How China turned a city into a prison

Kashgar is an ancient town in northwest China. Hundreds of thousands of Uighurs and other Muslims from this region have been detained in camps, drawing international condemnation. But outside the camps, Uighurs live in a virtual cage.
China has built a vast net of controls that shows the Communist Party’s vision of automated authoritarianism. Neighbors become informants. Children are interrogated. Mosques are monitored.
We visited Kashgar several times to see what life is like. We couldn’t interview residents — that would have been too risky for them, because we were constantly followed by the police. But the restrictions were everywhere.
Every 100 yards or so, police stand at checkpoints with guns, shields and clubs. Many are Uighurs. The surveillance couldn’t work without them.
Muslim minorities line up, stone-faced, to swipe their official identity cards. At big checkpoints, they lift their chins while a machine takes their photos, and wait to be notified if they can go on.
The police sometimes take Uighurs’ phones and check to make sure they have installed compulsory software that monitors calls and messages.
Xinjiang is in China’s far west, but it feels more part of Central Asia. Ethnic minorities — including Uighurs, Kazakhs and Tajiks — outnumber the Han Chinese majority here. They are mostly Sunni Muslims with their own cultures and languages.
Every so often, a police officer in uniform stopped us, searched our phones for pictures and deleted any they said were sensitive.
Sometimes their choices made no sense. One officer erased a picture of a camel, though I was able to restore it. “In China there are no whys,” he said.
For Uighurs, the surveillance is even more pervasive. Neighborhood monitors are assigned to watch over groups of families. An army of millions of police and official monitors can question Uighurs and search their homes. They grade residents for reliability. A low grade brings more visits, maybe detention.
Dilnur fled Kashgar to Turkey three years ago and has lost touch with her family in Xinjiang. But she remembers the searches: “They don’t care if it’s morning or night, they would come in every time they want.”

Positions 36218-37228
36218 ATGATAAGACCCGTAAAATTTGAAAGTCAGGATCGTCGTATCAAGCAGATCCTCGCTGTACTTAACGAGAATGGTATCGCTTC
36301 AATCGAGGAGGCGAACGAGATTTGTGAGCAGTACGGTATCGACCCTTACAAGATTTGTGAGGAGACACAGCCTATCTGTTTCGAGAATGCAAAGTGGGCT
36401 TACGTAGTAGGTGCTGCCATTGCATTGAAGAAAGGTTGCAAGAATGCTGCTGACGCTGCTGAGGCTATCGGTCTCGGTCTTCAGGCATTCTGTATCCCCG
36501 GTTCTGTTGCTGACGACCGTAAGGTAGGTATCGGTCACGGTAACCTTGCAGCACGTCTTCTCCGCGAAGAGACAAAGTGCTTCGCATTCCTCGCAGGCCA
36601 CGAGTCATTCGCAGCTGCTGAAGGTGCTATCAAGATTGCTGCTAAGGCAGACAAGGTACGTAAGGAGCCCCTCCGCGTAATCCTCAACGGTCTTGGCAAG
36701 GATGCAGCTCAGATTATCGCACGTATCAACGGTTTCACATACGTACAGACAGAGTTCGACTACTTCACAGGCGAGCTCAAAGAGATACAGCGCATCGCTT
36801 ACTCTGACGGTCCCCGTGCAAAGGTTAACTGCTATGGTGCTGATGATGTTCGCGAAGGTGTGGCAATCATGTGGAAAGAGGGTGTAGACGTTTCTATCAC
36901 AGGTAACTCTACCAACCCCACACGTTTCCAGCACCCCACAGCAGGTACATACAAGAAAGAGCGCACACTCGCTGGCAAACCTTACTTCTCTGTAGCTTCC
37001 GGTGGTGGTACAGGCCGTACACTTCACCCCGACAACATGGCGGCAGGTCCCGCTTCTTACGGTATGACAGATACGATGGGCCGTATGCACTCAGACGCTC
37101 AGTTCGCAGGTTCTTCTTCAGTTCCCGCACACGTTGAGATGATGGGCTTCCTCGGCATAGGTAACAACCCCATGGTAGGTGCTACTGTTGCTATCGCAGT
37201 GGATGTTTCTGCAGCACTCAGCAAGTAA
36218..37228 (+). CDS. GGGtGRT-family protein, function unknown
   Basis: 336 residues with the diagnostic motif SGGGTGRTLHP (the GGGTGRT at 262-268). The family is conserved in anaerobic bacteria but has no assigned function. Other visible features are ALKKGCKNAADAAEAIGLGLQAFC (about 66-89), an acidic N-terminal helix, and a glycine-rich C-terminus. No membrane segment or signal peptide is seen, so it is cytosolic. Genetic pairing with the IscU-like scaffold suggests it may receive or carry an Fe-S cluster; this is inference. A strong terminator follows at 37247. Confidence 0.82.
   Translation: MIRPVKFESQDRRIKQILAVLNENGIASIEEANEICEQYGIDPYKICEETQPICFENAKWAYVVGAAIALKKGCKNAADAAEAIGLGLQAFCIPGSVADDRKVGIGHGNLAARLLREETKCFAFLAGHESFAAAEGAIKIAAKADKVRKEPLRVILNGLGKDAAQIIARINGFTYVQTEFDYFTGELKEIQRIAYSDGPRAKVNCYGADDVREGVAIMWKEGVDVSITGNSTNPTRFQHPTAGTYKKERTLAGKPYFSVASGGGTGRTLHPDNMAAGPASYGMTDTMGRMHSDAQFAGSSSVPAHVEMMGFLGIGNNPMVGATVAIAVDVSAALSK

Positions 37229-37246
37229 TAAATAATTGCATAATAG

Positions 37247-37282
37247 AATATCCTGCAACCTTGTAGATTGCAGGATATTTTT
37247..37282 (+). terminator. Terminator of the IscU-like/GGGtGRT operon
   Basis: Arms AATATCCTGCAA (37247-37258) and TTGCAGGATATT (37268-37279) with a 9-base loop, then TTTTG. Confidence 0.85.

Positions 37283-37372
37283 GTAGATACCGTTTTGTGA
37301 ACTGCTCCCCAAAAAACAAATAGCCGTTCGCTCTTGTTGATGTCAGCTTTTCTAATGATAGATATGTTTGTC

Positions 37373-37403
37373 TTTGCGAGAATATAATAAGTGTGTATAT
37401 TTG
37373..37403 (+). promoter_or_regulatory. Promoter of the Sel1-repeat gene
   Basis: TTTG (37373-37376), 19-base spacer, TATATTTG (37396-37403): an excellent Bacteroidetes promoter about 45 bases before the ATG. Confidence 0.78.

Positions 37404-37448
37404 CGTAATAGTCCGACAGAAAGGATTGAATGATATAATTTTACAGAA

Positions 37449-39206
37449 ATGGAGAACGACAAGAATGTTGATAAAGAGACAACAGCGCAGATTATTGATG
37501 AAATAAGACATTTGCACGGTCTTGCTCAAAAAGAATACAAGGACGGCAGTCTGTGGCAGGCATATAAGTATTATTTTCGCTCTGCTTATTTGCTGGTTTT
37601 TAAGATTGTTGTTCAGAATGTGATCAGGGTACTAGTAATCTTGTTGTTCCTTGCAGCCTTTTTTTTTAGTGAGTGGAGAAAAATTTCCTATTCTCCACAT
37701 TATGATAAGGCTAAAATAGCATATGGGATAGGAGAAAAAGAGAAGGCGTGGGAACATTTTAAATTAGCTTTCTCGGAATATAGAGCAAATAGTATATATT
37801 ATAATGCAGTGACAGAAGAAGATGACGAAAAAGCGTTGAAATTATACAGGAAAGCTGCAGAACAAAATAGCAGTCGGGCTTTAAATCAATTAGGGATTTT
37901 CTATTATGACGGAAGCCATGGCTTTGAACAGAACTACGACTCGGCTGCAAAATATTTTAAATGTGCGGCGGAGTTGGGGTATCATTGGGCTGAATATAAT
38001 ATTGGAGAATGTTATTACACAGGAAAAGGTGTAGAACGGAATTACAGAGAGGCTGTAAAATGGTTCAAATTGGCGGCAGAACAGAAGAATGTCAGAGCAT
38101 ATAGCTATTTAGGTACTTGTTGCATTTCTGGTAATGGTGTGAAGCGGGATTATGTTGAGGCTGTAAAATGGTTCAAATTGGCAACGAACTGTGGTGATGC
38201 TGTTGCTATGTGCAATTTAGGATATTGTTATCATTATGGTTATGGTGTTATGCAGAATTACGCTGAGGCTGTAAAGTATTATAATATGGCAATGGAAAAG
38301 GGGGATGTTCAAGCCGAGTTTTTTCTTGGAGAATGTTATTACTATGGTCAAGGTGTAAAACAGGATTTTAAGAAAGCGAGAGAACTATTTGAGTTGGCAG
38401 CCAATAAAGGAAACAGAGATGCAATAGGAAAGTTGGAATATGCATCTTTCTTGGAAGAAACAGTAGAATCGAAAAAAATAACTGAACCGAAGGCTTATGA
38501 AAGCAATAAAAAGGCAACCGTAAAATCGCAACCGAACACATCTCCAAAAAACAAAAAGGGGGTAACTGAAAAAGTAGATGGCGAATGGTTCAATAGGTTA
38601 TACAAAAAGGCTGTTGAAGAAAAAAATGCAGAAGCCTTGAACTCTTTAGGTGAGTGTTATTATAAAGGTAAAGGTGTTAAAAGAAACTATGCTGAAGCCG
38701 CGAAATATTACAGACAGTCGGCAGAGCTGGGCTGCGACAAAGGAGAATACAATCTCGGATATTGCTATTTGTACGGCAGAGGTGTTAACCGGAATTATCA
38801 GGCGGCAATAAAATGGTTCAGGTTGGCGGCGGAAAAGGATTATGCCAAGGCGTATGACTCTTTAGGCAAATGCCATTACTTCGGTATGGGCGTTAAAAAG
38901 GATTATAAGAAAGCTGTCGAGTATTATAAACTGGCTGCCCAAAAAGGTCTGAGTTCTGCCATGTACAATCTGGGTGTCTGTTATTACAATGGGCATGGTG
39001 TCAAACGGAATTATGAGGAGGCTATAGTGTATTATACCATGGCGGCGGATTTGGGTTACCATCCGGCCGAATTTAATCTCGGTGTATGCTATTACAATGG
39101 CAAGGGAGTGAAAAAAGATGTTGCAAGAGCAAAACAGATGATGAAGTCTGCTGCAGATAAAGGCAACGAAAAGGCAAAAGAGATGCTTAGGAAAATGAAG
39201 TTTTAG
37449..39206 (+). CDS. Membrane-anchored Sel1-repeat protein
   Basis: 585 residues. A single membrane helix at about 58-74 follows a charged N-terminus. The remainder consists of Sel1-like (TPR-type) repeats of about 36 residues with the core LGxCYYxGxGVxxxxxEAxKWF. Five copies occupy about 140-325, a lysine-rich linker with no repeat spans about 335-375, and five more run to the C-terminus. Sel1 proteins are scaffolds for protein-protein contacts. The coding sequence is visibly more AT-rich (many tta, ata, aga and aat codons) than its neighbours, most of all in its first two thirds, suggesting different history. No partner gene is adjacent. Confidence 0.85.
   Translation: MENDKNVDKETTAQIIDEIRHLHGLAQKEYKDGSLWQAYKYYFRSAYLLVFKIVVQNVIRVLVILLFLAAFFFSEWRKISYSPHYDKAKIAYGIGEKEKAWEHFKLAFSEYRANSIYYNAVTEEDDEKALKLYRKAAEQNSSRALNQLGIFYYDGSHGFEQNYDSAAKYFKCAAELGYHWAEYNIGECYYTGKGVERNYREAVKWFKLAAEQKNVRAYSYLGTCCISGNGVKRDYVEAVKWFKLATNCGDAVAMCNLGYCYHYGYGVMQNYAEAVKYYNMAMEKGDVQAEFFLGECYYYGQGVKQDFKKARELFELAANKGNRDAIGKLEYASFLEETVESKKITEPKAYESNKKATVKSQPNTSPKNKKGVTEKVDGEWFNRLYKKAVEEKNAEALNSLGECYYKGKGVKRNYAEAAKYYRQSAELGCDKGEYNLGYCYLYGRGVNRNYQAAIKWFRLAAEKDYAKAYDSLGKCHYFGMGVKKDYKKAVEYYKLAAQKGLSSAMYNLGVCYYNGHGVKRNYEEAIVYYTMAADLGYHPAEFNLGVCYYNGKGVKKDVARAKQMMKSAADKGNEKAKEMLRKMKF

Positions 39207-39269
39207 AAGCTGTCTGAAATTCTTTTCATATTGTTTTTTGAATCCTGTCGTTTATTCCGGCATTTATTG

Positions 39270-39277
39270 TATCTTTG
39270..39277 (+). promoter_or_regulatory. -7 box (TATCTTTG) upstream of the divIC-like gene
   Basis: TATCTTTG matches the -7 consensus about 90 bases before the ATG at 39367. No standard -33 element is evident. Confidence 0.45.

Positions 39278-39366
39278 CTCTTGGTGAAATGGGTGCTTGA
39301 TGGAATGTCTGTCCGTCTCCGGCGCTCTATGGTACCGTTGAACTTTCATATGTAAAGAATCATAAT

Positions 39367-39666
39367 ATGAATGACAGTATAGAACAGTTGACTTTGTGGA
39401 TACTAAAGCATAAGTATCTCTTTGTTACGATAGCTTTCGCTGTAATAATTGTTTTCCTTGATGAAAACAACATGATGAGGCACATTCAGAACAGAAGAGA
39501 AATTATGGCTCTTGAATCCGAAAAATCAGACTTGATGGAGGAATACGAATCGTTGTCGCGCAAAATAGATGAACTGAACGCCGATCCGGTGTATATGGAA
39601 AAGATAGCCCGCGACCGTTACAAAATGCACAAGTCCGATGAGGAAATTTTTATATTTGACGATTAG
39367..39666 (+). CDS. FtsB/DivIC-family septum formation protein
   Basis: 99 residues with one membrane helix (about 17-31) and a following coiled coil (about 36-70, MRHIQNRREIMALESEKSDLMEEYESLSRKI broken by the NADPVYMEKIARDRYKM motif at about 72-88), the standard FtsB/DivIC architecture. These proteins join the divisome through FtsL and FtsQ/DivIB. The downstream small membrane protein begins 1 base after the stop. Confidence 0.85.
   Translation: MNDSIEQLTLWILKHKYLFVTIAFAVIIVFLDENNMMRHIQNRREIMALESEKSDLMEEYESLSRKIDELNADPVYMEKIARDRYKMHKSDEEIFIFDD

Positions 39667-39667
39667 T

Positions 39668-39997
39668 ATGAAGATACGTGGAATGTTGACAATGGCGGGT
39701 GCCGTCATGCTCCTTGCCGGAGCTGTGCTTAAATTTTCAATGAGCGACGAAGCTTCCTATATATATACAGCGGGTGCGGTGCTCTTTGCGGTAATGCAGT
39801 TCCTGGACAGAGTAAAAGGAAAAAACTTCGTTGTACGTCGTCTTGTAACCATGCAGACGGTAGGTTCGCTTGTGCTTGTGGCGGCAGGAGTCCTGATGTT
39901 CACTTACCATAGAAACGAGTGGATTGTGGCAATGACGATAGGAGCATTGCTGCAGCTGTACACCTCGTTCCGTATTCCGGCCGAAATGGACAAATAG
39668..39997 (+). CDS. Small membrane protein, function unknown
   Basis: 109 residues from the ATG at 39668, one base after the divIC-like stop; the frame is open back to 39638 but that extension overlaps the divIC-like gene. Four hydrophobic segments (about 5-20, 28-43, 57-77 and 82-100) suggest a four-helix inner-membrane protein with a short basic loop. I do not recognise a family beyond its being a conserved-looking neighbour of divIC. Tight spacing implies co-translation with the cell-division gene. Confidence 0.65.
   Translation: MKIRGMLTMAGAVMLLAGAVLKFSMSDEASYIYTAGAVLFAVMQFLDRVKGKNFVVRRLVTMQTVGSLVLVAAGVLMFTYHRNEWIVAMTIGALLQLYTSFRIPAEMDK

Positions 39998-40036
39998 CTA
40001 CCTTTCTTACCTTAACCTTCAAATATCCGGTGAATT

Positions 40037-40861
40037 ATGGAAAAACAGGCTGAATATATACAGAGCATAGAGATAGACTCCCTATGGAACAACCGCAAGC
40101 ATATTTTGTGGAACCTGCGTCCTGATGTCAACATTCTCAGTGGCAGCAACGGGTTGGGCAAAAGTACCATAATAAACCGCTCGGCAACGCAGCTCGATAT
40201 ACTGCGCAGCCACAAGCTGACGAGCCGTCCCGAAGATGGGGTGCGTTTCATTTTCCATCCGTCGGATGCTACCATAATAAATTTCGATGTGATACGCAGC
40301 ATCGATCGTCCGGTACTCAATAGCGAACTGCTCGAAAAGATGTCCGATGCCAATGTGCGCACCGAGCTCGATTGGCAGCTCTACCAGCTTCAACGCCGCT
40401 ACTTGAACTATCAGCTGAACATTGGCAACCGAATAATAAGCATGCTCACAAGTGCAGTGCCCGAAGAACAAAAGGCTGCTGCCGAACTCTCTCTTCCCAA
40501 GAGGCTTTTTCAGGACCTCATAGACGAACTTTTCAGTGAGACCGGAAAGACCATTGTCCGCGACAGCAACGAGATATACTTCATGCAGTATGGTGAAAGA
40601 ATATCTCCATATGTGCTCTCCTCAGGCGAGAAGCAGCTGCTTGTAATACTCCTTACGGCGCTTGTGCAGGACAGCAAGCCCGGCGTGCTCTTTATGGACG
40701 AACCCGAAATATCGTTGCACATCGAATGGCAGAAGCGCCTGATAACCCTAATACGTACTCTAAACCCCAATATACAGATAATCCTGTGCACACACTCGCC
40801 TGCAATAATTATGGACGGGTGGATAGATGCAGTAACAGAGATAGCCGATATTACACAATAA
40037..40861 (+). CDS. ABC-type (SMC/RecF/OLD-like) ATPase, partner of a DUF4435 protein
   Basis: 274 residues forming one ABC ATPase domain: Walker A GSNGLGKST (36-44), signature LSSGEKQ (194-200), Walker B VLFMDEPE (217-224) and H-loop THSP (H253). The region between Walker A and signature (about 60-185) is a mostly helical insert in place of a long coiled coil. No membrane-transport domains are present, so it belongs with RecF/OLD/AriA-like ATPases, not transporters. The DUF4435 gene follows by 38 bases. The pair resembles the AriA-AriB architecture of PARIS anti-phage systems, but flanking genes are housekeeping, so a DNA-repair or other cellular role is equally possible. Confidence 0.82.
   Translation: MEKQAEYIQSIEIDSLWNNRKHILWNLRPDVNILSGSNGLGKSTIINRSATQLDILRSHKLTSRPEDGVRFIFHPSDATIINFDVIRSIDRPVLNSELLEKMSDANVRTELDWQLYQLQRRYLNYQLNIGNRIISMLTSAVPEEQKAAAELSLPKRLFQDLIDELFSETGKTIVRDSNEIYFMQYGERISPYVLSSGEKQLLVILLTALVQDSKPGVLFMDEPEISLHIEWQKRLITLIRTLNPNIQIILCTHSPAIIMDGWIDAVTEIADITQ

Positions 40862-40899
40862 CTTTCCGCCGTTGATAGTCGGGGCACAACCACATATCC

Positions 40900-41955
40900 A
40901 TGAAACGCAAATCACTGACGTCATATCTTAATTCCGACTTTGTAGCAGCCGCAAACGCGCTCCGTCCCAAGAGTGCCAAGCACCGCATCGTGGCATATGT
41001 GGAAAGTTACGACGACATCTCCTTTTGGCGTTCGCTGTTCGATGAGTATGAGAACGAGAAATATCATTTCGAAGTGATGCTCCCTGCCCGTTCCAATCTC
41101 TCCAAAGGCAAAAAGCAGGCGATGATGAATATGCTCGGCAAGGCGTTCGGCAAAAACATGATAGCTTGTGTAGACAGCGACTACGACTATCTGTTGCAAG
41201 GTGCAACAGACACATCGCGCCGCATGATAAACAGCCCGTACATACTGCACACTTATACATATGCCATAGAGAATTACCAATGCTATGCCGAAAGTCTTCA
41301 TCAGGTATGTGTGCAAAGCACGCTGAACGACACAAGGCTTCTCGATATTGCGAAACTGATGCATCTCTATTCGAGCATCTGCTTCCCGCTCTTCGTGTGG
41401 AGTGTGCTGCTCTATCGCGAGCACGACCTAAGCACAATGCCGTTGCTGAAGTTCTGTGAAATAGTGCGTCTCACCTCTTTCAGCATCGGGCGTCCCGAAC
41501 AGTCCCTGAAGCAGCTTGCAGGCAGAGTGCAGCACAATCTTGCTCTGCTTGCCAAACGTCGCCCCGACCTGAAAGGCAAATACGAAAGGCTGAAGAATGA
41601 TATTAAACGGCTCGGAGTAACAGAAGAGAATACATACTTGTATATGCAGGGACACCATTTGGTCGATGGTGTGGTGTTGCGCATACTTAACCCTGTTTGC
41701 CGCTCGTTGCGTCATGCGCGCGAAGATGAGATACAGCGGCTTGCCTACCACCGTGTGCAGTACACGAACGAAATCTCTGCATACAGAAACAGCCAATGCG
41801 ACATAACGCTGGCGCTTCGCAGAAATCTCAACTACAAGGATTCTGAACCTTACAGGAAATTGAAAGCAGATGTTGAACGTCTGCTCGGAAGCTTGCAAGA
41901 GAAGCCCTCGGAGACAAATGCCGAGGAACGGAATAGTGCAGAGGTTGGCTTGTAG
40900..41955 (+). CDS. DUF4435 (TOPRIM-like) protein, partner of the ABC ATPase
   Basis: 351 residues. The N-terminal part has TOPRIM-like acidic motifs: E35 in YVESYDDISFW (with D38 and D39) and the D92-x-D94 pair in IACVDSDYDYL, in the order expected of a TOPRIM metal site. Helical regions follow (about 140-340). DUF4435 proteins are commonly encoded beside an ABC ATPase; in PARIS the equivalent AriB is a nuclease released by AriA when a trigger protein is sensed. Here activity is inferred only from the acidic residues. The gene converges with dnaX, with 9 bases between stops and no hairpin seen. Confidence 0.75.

Orphanages have been taking away the children of detainees. We don’t know how many, but the government says that orphanages held 7,000 children across Kashgar alone last year.
Surveillance cameras are everywhere. In streets, doorways, shops, mosques. We counted 20 cameras on one stretch of street.
In one little shop, dozens of locals come every day to buy samsa, a baked pastry filled with mince. Here too, and in nearly every shop, cameras are watching.
The cameras and checkpoints suck up oceans of information about people. But who is viewing all these images?
Chinese companies are earning a fortune selling this surveillance technology. They make it sound like a sci-fi miracle allowing the police to track people with laser precision.
But spend time in Xinjiang and you see that the surveillance state acts more like a sledgehammer — sweeping, indiscriminate; as much about intimidation as monitoring.
The intimidation works. We visited one of the few mosques in the city that remain open, the famed Id Kah mosque. Only a few dozen men came for the main prayers on a Friday, the main Islamic day of worship. A few years ago, thousands of worshippers gathered.
At the mosque, worshippers register and go through a security check. Inside, they pray under surveillance cameras that the police can monitor.
Children are interrogated. “In the kindergarten, they would ask little children, ‘Do your parents read the Quran?’” Dilnur told us. “My daughter had a classmate who said, ‘My mom teaches me the Quran.’ The next day, they are gone.”
The very architecture of Kashgar has been altered to make the city easier to control.
The Old City, a mazelike area of mud brick homes, has mostly been demolished. The government said it was for safety and sanitation. But the rebuilding has also created wider streets that are easier to monitor and patrol.
Some areas are still undergoing demolition and reconstruction.
The new brick homes seem more comfortable, but Uighurs mourn their old neighborhoods. Tourists wander the refurbished alleys, often unaware of the ancient lanes they replaced. But visitors are kept far from the indoctrination camps on the edge of town.
One piece of land in southern Kashgar was empty in August 2016. Today it is a re-education camp with a capacity of roughly 20,000 people. The government says it is a vocational training center. A recent satellite image shows the camp occupies more than 2 million square feet.
This camp is not the only one growing. Thirteen camps in Kashgar have all jumped in size, reaching more than 10 million square feet last year.
Tourists have been returning. But many Uighurs still live in corrosive fear. A careless comment, a vengeful neighbor, a frightened child — all could lead to questioning, searches, and maybe time in an indoctrination camp.
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